Dispatches from the Creation Wars

Journalists Take Money from Scientology

A group of (at least previously) respected journalists is taking money from the Church of Scientology to dig up dirt on other journalists who have been critical of Scientology. Howard Kurtz has the details:

After decades of digging into the Church of Scientology, reporters and editors at the St. Petersburg Times are accustomed to being denounced by its leaders.

But they find it unsettling that three veteran journalists — a Pulitzer Prize winner, a former “60 Minutes” producer, and the former executive director of Investigative Reporters and Editors — are taking the church’s money to examine the paper’s conduct.


The journalists are being called on to edit a “study” of the newspaper’s coverage of Scientology. And the deal is most unusual:

Steve Weinberg, the former IRE executive, who has taught at the University of Missouri’s journalism school for a quarter-century, says he was paid $5,000 to edit the study and “tried to make sure it’s a good piece of journalism criticism, just like I’ve written a gazillion times. . . . For me it’s kind of like editing a Columbia Journalism Review piece.”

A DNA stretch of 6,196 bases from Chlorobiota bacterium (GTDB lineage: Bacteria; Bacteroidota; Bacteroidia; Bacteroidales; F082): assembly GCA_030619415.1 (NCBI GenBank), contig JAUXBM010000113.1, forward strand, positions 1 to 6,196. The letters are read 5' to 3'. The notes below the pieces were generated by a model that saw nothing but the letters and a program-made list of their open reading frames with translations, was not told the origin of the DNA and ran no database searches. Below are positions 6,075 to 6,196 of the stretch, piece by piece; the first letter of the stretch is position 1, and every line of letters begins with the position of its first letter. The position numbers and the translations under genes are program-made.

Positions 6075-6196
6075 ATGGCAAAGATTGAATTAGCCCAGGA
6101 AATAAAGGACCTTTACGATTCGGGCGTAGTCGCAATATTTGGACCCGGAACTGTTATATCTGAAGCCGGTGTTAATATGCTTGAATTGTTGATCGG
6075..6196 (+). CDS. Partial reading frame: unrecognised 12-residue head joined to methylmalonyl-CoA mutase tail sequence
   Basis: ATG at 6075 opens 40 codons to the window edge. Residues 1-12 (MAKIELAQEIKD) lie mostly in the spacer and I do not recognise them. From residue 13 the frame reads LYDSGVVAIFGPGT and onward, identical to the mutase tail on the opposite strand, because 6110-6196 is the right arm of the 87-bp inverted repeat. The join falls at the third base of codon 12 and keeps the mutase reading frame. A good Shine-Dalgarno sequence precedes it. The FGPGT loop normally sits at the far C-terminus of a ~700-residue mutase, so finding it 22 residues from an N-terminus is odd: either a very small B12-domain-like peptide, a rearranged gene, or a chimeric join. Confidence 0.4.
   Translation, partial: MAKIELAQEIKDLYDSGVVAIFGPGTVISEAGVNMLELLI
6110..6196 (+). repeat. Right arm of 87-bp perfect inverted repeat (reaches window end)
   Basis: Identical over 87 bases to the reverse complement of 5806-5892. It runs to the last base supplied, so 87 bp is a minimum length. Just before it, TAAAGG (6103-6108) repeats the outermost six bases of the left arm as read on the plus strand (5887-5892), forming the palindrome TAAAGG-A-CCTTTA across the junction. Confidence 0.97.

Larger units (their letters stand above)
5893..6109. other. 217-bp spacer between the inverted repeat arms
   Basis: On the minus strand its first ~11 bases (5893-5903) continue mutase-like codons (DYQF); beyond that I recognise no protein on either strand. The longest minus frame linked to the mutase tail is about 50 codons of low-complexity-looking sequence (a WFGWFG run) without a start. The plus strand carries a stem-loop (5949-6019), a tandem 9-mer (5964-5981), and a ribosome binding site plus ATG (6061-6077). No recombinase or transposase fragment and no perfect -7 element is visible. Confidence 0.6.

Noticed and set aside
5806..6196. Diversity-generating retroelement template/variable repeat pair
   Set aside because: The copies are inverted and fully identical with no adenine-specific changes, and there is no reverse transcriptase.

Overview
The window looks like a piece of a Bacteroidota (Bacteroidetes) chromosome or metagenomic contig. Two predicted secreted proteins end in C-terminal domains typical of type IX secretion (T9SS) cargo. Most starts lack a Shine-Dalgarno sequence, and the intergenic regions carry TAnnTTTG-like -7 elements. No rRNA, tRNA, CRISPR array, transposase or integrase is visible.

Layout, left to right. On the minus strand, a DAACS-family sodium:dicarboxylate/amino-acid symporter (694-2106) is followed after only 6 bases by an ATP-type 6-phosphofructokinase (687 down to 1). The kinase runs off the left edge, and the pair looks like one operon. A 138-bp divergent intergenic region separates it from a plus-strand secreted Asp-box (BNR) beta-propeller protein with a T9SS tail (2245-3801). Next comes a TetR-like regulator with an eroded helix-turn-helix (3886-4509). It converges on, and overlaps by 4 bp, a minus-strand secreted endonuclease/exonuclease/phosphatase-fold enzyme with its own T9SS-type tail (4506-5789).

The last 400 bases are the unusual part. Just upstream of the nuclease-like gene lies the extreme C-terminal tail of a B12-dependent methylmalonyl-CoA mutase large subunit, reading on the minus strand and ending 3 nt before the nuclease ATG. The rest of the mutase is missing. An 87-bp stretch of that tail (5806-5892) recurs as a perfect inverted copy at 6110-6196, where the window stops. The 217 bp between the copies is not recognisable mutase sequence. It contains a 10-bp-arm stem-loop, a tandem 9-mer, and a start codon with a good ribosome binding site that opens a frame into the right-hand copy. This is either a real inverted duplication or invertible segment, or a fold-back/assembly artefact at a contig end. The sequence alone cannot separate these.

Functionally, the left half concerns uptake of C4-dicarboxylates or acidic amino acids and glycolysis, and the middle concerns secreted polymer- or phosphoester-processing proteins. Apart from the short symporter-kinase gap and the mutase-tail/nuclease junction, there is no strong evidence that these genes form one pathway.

He says their agreement requires that the church publish the study in full, if it decides to make it public, but that “the contract says the church has the right to do nothing with it except put it in a drawer.” That means Scientology leaders have an out if the recently completed study isn’t to their liking.

Weinberg acknowledges that the “unusual situation” gave him pause, saying: “It certainly wouldn’t be something just any reporter would do. My role was more limited, and I can certainly use the money these days.”

Well I guess that makes it okay. And the others did at least insist on being paid up front:

The reporters hired for the study are Russell Carollo, who won a 1998 Pulitzer for Dayton, Ohio’s Daily News for a series on medical malpractice in the U.S. military, and Christopher Szechenyi, an Emmy-winning former television producer who has worked for the Boston Globe’s Web site.

Asked about taking on the assignment, the two chose to respond in a joint statement Sunday. “We were hesitant,” they said. “That’s why we insisted on being paid in full before we started our work, total editorial independence and having someone with the reputation of Steve Weinberg involved. Every entity has the right to receive fair treatment in the press.”

As for accepting payment from the church, they said: “We were as objective in doing this job as we were in pursuing all the other assignments we’ve done for news organizations during the past 25 years.”

Of course you were. Because you waited until the check cleared.